3.  Lay two long sheets of plastic wrap on a work surface.  Scrape half of the dough onto each sheet of plastic wrap, dividing as equally as possible.  Wrap the dough in the plastic wrap, completely but not too tightly.  Refrigerate the dough for 30 minutes.  Preheat the oven to 375º F.

4.  While the dough chills, make the filling.  Whisk the sugar, cinnamon, and nuts together.  Place the jam in a bowl, and break up with a fork.  You may need to heat the jam briefly in the microwave until warm (not bubbling) in order to make it spreadable.  If your jam has large chunks of fruit in it, you can purée it quickly in a food processor until smooth.  Lightly grease two large baking sheets, or line with parchment paper or silicone mats.

5.  Unwrap one piece of chilled dough, leaving the other in the refrigerator, and place on a well-floured surface.  Roll the dough out to a 12 inch circle, or about 1/8 inch thick.  Gently spread half of the jam over the dough.


Dust liberally with half of the sugar and nut mixture.


6.  Using a pizza cutter (or any other suitable device), cut the circle into 12 equal wedges, as you would cut a pizza.


Starting with the wide edge (the “pizza crust” side), roll each wedge up into a tight spiral, ending with the point of the wedge.


Transfer the rugelach to the prepared baking sheet, placing so that the tip of the wedge is on the bottom.


Form into a crescent shape, or leave straight.  Repeat with each wedge, and with the second piece of chilled dough.

7.  Let the rugelach sit at room temperature until lightly risen and puffy, 20 to 30 minutes.  When ready, lightly brush each with the egg wash, taking care not to press too hard and deflate.


8.  Transfer the rugelach to the oven, and immediately reduce the temperature to 350º F.  Bake at 350º F for 20 to 25 minutes, or until golden brown.  Let cool on the sheets for 5 minutes, then remove to a wire rack to cool thoroughly.


1.  For the filling, I used fig jam and an even mixture of pistachios, walnuts, and almonds.  Any flavor combination you like will certainly be just as good.

2.  To make spiral-style rugelach, instead of these crescents, roll the dough out into a rectangle in step 5, rather than a circle.  Fill as directed with the jam and nut mixture, then roll up into a cylinder, jelly-roll-style.  Cut the cylinder crossways into 1 inch pieces, and place as-is on the prepared baking sheet (do not turn the cut side up).  Bake as directed, checking after 15 minutes, as they may bake more quickly.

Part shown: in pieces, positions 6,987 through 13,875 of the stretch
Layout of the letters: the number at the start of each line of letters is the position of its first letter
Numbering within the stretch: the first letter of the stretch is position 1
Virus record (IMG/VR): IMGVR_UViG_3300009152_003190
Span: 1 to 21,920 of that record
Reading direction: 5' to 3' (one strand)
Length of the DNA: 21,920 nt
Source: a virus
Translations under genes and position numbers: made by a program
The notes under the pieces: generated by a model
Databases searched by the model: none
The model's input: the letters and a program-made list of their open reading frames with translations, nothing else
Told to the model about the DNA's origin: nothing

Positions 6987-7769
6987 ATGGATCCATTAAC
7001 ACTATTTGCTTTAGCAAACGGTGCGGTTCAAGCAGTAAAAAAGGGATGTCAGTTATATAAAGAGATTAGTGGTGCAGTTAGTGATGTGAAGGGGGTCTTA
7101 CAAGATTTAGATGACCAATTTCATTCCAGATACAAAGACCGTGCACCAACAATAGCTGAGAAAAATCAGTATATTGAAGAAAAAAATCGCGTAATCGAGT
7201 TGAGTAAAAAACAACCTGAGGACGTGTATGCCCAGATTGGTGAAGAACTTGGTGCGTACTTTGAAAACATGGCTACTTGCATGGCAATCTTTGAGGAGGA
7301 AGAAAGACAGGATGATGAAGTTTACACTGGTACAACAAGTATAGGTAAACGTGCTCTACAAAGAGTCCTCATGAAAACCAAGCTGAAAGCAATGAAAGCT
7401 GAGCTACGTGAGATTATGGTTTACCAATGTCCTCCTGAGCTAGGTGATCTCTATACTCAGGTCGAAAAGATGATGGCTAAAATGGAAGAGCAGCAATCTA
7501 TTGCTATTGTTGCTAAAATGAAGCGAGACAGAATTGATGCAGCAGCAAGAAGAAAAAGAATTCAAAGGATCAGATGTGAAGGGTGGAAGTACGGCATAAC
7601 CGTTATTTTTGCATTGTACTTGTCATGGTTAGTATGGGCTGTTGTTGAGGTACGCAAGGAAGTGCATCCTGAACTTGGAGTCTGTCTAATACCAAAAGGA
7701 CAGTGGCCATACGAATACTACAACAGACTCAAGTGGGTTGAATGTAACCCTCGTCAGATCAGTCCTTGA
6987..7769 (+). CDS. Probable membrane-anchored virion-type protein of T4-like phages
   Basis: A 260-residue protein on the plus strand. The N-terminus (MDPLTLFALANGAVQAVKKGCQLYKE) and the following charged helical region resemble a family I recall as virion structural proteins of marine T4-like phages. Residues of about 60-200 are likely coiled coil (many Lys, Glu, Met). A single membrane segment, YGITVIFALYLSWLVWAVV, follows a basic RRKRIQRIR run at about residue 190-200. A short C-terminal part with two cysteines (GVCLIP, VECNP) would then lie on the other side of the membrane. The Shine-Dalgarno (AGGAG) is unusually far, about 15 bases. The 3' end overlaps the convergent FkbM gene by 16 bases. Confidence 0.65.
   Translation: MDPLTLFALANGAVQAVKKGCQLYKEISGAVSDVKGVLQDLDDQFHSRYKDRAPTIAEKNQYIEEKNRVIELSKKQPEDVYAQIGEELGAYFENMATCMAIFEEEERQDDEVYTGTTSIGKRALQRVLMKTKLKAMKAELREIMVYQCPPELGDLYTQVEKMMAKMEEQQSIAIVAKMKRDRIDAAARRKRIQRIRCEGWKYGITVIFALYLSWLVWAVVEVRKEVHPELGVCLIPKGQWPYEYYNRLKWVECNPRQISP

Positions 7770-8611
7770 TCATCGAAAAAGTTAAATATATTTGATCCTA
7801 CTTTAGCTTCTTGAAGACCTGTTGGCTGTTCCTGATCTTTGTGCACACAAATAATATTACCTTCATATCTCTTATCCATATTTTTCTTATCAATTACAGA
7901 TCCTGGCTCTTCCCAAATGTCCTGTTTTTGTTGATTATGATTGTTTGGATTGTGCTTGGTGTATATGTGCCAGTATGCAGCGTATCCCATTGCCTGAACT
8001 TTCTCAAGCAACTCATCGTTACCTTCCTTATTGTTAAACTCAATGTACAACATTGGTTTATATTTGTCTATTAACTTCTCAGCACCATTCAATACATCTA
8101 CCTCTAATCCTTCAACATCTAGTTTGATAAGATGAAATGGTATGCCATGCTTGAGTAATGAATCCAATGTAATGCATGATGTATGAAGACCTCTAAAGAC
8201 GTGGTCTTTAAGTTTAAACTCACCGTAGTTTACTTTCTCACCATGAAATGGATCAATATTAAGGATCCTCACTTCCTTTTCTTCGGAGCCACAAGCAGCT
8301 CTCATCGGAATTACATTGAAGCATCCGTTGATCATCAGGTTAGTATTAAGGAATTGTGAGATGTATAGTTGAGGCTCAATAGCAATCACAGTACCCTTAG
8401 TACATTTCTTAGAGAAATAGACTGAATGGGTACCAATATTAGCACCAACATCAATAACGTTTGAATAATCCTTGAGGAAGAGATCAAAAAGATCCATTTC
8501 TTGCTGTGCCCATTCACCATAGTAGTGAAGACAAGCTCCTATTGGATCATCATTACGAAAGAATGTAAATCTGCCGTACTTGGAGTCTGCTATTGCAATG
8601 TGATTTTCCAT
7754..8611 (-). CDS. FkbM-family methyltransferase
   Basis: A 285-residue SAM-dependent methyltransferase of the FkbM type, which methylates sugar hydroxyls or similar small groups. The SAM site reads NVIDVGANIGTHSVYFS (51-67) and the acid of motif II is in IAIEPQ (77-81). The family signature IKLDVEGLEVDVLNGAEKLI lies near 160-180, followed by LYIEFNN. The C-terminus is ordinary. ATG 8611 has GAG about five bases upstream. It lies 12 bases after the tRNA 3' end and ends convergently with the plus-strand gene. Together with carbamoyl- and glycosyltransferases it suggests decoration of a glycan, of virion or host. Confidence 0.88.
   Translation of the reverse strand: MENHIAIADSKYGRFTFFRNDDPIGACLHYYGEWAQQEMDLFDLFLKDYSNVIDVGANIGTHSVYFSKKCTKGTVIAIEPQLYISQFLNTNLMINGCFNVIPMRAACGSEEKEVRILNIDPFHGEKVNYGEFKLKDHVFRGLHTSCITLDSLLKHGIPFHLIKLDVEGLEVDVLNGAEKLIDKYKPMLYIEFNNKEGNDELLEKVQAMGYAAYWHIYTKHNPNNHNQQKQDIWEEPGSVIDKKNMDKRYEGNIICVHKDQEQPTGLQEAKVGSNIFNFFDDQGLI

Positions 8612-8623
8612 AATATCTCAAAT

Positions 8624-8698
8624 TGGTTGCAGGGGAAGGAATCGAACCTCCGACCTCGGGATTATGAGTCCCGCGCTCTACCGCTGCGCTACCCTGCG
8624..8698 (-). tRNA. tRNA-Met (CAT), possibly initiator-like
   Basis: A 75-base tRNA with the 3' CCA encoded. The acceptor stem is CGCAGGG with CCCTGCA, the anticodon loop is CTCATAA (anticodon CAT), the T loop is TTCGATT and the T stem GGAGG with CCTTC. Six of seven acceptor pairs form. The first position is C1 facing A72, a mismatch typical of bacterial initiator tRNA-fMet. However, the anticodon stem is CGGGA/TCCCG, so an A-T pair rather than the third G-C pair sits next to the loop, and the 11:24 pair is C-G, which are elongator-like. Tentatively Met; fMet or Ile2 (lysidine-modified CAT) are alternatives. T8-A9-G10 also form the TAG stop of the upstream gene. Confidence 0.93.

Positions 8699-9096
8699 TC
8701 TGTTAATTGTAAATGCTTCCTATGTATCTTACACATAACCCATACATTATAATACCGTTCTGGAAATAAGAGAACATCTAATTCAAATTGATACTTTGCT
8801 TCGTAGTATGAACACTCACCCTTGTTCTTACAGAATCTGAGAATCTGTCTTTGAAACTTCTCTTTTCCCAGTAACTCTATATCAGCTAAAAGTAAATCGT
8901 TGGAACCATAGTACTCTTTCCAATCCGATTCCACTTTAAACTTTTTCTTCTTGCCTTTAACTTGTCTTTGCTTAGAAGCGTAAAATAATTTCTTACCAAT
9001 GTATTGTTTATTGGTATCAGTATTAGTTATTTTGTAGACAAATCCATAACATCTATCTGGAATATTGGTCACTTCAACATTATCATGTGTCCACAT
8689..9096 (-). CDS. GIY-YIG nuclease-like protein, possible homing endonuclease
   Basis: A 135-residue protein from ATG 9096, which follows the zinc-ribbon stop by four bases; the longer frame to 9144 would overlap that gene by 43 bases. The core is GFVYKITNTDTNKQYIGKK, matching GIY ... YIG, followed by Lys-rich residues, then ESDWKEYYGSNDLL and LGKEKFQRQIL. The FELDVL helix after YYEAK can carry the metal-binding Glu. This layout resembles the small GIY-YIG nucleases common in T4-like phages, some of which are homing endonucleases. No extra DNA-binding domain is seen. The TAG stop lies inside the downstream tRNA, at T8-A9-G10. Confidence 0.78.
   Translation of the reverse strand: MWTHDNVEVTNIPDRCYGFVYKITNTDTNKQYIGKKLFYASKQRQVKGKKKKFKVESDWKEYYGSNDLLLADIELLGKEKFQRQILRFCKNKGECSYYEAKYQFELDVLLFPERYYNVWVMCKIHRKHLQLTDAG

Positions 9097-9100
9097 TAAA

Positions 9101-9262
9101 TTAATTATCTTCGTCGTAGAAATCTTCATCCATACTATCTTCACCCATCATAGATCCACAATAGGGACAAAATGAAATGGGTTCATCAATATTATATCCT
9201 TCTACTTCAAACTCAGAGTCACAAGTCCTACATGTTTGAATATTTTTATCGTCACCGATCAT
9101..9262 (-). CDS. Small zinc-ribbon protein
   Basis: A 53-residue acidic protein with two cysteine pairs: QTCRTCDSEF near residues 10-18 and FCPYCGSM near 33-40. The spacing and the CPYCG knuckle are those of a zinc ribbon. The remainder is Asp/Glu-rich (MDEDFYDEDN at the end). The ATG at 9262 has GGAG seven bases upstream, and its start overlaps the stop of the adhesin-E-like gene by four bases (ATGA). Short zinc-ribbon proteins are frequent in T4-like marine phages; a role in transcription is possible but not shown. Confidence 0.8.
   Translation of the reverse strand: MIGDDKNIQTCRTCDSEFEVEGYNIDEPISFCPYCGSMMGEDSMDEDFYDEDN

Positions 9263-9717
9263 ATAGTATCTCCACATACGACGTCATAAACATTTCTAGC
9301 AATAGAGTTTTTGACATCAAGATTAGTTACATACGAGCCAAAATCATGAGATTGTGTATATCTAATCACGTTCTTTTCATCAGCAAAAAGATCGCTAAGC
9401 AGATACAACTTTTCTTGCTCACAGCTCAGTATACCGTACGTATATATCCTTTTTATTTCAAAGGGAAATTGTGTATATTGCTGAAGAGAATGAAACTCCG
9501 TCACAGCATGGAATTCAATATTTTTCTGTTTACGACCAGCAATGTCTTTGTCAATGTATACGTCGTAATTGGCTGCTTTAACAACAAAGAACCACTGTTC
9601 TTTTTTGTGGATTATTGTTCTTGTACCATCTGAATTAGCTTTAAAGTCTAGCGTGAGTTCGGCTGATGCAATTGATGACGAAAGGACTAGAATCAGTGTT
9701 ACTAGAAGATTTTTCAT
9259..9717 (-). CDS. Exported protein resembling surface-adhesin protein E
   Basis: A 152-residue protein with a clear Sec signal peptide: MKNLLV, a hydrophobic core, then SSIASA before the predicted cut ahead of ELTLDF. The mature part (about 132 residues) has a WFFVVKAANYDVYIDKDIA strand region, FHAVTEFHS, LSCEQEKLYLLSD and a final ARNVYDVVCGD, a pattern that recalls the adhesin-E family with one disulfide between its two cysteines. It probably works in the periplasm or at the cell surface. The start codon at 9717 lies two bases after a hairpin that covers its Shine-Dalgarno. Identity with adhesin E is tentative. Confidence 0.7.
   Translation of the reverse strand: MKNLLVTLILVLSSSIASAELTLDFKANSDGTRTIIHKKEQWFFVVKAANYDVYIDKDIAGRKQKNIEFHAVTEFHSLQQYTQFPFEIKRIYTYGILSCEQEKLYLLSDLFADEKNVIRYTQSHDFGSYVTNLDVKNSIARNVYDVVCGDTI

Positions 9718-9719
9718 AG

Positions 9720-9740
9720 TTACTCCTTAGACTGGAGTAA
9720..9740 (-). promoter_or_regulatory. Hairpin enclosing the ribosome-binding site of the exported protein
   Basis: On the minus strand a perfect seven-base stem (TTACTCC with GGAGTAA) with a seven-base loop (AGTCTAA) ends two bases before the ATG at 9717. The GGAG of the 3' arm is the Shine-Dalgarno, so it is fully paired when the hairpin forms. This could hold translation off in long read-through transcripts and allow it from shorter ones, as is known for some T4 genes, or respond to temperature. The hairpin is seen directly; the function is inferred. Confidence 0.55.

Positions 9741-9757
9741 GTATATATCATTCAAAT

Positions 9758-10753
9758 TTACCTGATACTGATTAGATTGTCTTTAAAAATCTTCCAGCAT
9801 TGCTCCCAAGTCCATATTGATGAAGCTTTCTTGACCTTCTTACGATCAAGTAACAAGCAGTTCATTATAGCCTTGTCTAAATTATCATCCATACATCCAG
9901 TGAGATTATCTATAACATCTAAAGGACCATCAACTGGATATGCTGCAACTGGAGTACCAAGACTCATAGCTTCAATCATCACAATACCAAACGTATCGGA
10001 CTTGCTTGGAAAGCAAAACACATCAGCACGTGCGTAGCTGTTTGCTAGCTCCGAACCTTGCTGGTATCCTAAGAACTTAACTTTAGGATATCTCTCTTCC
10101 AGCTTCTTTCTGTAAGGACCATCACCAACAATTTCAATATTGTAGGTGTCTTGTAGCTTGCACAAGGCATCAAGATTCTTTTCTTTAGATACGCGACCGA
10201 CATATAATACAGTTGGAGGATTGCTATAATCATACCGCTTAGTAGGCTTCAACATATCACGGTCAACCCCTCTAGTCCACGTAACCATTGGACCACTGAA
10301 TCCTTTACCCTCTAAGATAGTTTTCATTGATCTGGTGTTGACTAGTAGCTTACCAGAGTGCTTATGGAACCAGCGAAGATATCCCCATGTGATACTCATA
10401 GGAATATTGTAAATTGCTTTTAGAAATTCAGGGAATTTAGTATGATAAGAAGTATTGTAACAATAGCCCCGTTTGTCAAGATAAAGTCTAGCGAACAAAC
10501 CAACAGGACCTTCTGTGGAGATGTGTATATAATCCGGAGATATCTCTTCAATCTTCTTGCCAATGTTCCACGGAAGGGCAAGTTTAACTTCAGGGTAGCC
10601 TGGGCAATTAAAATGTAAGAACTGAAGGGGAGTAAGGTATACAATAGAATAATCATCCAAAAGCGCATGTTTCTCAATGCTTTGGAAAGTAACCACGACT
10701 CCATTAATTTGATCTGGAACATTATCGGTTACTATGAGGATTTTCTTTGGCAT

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4 Responses to Rugelach

  1. Patrick says:

    All the rugelach I see for sale here in NJ are small squares or rectangles, about the size of a thick fig newton. I haven’t had a crescent shaped one, but am definitely going to look for them.

  2. Beth says:

    Patrick: Those would be the spiral-shaped ones. They’re not exactly round, so it might seem like a misnomer, but if you look at the side, they are coiled into a spiral. They’re made as described in the notes after the recipe. Essentially, they’re the same, but some purists claim that the crescent-shape provides a better and varied texture: crisper on the edge, softer in the middle. The spiral ones are more even-textured. Have fun searching out which one you prefer; there’s no wrong answer!

  3. Nicole says:

    Yum – thanks for the recipe! My grandfather in law made it and we never had it written down. I’ll have to see if this tastes like his! Yours sure comes out prettier than his did 🙂

  4. Beth says:

    Budde! Awesome! *happy* I have to say, this is a really good recipe. I don’t know if they’d taste like your grandfather-in-law’s version, but they sure made us happy. Thanks so much for the comment!